May is Asian American Pacific Islander Heritage (AAPI) Month, and while we celebrate during these four weeks, it’s essential to uplift AAPI histories, diverse identities and stories year-round. This collection of LFJ resources provides opportunities to dig deep into AAPI experiences and aims to help young people, educators and families explore the expansive impact of the AAPI community on the United States.
HISTORY AND CULTURE
Teaching Asian American and Pacific Islander Heritage
In this webinar Sarah-SoonLing Blackburn, LFJ’s deputy director for Learning & Engagement, and Jon Tobin, LFJ curriculum and training specialist, unpack the origins, meaning and contemporary impact of the term “Asian American Pacific Islander.” They break down the “model minority” myth and provide educators with resources to effectively teach AAPI history.
Teachers, Check Your Texts
LGBTQ+ Asian identities need to be amplified in the school curriculum—and not just during a heritage month.
Humanizing Asian Americans in the Classroom Through Children's Literature
Asian American stories are often absent from classroom libraries. In this article, one educator explains why this gap is so harmful—and recommends ways to fix it.
A Remote Control for Learning
Artist, author and educator Gene Luen Yang speaks with LFJ (formerly Teaching Tolerance) about teaching, comics and the importance of diverse characters.
I Am Asian American
Uncover the true diversity beneath the Asian American label.
Toolkit for ‘I Am Asian American’
This toolkit accompanies the article “I Am Asian American” and provides professional development resources to help teachers reflect on their own assumptions and knowledge gaps about Asian Americans and include a variety of Asian American voices in their curricula.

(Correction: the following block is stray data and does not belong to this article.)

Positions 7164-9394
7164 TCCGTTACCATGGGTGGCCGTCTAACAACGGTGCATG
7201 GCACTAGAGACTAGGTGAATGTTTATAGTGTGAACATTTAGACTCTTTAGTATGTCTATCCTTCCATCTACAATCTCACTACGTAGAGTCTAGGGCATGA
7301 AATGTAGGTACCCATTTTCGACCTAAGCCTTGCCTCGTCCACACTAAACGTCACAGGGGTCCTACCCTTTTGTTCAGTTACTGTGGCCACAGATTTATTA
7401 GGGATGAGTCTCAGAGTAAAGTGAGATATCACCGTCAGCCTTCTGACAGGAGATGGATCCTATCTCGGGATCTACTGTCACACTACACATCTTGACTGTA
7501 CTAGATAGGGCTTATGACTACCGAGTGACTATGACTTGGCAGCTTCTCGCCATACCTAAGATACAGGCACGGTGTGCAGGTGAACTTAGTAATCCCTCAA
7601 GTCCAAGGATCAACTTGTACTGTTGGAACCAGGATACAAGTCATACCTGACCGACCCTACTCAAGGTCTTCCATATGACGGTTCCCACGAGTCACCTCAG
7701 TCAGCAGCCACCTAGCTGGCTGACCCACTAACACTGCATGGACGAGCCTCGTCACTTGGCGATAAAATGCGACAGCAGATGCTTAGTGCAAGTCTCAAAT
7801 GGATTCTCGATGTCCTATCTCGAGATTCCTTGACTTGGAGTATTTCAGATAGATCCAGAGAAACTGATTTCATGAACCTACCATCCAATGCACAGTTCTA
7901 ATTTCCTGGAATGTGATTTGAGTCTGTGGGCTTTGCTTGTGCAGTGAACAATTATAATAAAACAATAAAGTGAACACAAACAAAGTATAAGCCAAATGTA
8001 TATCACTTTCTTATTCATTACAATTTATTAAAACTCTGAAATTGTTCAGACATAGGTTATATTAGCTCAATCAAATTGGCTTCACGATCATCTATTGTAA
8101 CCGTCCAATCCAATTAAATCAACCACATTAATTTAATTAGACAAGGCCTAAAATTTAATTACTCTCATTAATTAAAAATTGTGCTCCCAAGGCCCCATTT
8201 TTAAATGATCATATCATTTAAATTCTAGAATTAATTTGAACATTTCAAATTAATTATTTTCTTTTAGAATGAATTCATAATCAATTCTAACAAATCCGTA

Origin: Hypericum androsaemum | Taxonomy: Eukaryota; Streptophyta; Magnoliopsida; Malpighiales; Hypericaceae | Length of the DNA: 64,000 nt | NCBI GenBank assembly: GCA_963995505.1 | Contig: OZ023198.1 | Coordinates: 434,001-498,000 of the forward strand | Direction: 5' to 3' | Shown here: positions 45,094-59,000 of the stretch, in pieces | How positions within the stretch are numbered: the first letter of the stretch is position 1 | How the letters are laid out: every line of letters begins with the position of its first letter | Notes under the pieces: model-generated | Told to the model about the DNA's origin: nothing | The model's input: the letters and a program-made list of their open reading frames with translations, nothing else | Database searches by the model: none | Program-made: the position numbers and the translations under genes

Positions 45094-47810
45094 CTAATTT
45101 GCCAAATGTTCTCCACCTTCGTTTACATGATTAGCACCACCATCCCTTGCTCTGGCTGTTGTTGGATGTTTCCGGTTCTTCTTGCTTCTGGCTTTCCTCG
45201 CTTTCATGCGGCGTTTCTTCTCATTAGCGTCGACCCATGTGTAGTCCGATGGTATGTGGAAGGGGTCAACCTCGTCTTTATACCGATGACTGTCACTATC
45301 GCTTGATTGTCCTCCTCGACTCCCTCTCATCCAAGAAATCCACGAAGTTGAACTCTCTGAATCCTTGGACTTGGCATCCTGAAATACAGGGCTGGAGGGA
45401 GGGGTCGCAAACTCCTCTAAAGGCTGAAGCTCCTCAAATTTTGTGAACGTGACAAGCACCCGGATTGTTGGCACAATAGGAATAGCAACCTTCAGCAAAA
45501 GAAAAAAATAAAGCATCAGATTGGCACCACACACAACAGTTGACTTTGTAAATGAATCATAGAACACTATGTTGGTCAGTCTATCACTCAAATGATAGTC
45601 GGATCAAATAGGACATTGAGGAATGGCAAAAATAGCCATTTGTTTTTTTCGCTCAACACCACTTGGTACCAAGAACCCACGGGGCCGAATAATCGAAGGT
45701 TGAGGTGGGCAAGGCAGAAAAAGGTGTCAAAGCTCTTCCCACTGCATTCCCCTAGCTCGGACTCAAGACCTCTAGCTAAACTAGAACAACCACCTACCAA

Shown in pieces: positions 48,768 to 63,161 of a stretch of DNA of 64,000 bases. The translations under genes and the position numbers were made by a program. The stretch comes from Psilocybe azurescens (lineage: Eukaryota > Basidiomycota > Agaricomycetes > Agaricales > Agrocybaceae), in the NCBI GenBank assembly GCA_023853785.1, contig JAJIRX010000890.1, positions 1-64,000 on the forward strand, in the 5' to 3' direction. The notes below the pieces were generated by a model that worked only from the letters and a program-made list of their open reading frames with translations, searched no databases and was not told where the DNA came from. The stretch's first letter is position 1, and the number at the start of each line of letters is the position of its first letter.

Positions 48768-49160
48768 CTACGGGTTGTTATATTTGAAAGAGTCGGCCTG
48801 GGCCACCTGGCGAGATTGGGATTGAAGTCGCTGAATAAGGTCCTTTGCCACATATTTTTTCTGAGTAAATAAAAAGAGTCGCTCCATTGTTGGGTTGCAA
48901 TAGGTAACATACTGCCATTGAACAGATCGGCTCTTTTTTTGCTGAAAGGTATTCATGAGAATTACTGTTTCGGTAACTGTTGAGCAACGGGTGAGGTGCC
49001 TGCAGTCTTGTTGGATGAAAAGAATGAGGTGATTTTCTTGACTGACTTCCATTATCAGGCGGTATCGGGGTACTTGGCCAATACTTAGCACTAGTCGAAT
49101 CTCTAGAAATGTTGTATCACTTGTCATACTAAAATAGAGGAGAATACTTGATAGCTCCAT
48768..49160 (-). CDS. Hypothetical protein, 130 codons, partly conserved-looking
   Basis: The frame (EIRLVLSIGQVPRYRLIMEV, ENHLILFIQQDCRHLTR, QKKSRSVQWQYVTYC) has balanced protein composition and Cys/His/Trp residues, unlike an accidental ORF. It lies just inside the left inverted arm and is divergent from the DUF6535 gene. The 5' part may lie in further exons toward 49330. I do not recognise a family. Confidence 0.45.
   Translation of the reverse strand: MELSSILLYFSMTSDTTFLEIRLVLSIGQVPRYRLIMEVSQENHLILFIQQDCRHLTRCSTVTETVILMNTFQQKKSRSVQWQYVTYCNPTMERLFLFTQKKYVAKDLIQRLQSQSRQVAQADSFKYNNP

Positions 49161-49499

Madam Vice President Is a Woman of Color
The election of a biracial, Black, South Asian daughter of immigrant parents to the vice presidency is a historic moment for all of us—especially girls and women of color.
The House on Lemon Street
Like immigrants from Europe, people from Asia came to America seeking economic opportunities. But they soon found that there were limits placed on what they could achieve in the United States.
We Still Haven’t Learned From This
Japanese American incarceration stories are American stories that need to be told.
ADDRESSING ANTI-ASIAN BIAS
After Atlanta: Teaching About Asian American Identity and History
One LFJ award winner shares the conversation she started with students the day after the attacks in Atlanta and recommends resources anyone can use to teach about Asian American history and identity.
Speaking Up Against Racism Around Coronavirus
The coronavirus became racialized, so it’s critical that educators understand the historical context and confront racist tropes and xenophobia from students and colleagues.
How To Respond To Coronavirus Racism
As COVID-19 infections increase, so too does racism and xenophobia. Use our “Speak Up” strategies to let people know you’re not OK with racist or xenophobic comments about coronavirus or anything else.
What Is the ‘Model Minority’ Myth?
The myth of the “model minority” is pervasive. It does real damage. And Asian American students aren’t the only ones it harms.
Sikhs have been in the United States for more than 125 years, but our collective lack of knowledge about this religious group leaves Sikh students vulnerable.
RELATED EXTERNAL RESOURCES
The Asian American Education Project
This resource provides lesson plans, professional development workshops for educators and student activities about Asian American history.
Asian Pacific American Heritage Month
This collection of resources offers educators access to lessons, art and primary sources related to Asian American and Pacific Islander histories.
Asian Americans in the People’s History of the United States
The Zinn Education Project offers profiles of people and events in Asian and Pacific Islander people’s history.